E-cigarettes included in tobacco control
A recent incident inside a subway car in Beijing, in which a passenger smoked an electronic cigarette and quarreled with other passengers who complained, has aroused wide public discussions. Legal Daily comments:
The Beijing Tobacco Control Association has responded by stating that electronic cigarettes release harmful smoke, too, and should be prohibited in public places. It also said it plans to clearly put electronic cigarettes on the control list to prevent similar incidents from happening again.
With the strengthening of tobacco control law enforcement, more people realize it is illegal to smoke in public and the majority of smokers choose to refrain from doing that. However, the tobacco control regulations do not include electronic cigarettes yet, which is a loophole that needs to be closed.
There is no controversy over electronic cigarettes among medical professionals. The World Health Organization has long pointed out that electronic cigarettes contain heavy metals and other harmful substances in their smoke, too, which poses a danger to human health. Many developed countries have also made it clear that electronic cigarettes should be controlled, too.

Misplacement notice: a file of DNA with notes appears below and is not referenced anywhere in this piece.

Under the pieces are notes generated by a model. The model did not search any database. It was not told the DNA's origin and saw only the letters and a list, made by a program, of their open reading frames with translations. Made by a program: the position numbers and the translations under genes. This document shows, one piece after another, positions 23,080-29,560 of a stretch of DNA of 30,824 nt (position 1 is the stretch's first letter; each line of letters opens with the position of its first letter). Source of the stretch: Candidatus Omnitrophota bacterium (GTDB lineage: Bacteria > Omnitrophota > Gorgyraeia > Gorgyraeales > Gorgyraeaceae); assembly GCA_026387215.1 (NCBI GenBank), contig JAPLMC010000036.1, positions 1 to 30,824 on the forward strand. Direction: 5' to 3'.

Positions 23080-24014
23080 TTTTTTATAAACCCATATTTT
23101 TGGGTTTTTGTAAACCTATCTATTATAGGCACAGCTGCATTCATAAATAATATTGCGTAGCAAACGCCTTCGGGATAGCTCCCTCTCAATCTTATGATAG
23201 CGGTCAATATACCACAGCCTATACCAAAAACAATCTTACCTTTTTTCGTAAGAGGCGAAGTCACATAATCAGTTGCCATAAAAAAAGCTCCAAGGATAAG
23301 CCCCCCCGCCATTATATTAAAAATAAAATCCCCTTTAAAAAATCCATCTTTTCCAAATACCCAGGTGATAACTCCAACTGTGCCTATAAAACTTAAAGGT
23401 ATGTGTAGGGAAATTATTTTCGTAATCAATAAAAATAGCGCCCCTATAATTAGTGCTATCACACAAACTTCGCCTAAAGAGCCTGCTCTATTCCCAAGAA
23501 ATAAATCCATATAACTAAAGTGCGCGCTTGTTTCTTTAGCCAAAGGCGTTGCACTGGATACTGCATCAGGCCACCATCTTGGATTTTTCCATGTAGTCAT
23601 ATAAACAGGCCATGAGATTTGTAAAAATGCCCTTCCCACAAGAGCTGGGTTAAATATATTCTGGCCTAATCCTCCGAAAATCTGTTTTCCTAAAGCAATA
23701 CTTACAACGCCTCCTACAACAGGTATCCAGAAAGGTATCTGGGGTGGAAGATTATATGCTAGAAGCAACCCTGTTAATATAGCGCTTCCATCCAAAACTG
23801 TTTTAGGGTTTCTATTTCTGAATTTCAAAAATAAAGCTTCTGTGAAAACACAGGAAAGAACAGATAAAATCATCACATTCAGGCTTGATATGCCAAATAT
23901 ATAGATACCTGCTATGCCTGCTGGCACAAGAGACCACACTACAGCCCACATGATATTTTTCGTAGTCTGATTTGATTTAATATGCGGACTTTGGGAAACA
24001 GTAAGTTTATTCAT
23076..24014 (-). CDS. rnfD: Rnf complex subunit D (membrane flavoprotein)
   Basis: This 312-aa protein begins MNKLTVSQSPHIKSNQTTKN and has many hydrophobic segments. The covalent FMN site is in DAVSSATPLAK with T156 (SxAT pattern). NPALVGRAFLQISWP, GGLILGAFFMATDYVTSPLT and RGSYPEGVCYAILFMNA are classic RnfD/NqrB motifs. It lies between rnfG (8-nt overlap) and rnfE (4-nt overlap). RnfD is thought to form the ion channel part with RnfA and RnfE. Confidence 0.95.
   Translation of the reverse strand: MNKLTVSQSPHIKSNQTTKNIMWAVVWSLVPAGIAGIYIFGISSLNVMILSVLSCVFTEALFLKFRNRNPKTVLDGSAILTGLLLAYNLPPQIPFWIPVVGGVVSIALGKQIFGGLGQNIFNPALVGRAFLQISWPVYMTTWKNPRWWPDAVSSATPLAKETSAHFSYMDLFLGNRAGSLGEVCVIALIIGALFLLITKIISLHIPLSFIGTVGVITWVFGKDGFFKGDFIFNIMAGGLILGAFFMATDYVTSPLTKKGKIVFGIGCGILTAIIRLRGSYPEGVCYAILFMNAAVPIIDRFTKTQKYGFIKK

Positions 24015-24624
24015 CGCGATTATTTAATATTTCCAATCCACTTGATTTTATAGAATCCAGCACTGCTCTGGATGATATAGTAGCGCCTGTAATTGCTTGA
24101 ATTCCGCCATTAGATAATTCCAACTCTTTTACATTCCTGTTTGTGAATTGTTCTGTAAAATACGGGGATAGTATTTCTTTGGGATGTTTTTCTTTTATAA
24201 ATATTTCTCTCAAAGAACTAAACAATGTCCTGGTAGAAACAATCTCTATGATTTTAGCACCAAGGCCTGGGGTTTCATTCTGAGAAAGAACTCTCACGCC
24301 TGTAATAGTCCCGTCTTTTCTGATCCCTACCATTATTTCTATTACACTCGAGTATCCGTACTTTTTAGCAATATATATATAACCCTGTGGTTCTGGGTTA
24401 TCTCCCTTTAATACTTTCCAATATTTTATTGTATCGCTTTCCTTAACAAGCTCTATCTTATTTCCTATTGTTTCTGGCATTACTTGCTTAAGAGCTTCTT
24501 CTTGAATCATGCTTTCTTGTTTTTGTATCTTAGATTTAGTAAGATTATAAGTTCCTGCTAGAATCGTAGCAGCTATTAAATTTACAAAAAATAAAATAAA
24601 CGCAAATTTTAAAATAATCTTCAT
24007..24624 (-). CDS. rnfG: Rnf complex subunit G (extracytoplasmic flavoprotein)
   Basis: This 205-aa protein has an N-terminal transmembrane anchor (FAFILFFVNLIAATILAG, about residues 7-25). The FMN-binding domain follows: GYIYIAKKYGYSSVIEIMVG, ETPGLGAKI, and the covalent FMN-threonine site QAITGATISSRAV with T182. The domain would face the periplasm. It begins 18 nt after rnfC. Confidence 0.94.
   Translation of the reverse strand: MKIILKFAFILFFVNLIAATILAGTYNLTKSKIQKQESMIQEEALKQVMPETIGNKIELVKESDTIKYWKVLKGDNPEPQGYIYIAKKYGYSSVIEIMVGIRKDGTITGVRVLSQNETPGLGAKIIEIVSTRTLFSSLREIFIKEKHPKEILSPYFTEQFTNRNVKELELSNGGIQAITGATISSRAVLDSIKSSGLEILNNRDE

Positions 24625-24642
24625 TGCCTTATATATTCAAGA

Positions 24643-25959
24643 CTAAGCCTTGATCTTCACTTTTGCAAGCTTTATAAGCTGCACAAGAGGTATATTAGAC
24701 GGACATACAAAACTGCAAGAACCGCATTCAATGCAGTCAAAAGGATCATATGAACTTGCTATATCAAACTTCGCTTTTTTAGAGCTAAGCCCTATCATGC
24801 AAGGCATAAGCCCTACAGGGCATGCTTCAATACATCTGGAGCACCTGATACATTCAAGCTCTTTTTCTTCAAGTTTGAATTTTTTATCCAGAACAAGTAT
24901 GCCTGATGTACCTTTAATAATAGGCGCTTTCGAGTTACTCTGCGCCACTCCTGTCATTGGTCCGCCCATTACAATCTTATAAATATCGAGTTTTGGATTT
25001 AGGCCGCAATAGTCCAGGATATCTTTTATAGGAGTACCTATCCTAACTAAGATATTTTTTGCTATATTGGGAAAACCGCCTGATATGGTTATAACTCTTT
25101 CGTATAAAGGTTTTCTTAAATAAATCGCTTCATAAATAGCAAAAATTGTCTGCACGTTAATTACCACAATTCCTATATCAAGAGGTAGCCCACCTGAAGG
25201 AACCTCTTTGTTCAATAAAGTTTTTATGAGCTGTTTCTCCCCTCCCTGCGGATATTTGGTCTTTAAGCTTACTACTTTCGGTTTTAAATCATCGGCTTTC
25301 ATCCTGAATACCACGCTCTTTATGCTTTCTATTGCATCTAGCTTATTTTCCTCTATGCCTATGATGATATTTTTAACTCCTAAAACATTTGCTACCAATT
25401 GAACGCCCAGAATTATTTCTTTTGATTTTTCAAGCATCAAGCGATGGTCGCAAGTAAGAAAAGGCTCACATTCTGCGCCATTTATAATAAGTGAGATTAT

However, domestic electronic cigarettes sellers have made use of the legal loophole to claim "electronic cigarettes are neither cigarettes nor under the control of regulations". Some of them even claim their electronic cigarettes meant to help people quit smoking.
As a result, some consumers have been misguided into believing they can smoke electronic cigarettes in public, too. The fact that regulations do not include electronic cigarettes on their control list has made things worse.
Now the Beijing Tobacco Control Association has clarified the matter. But in order to effectively control electronic cigarettes, it is necessary to improve urban tobacco control regulations so as to unambiguously include them on the control list.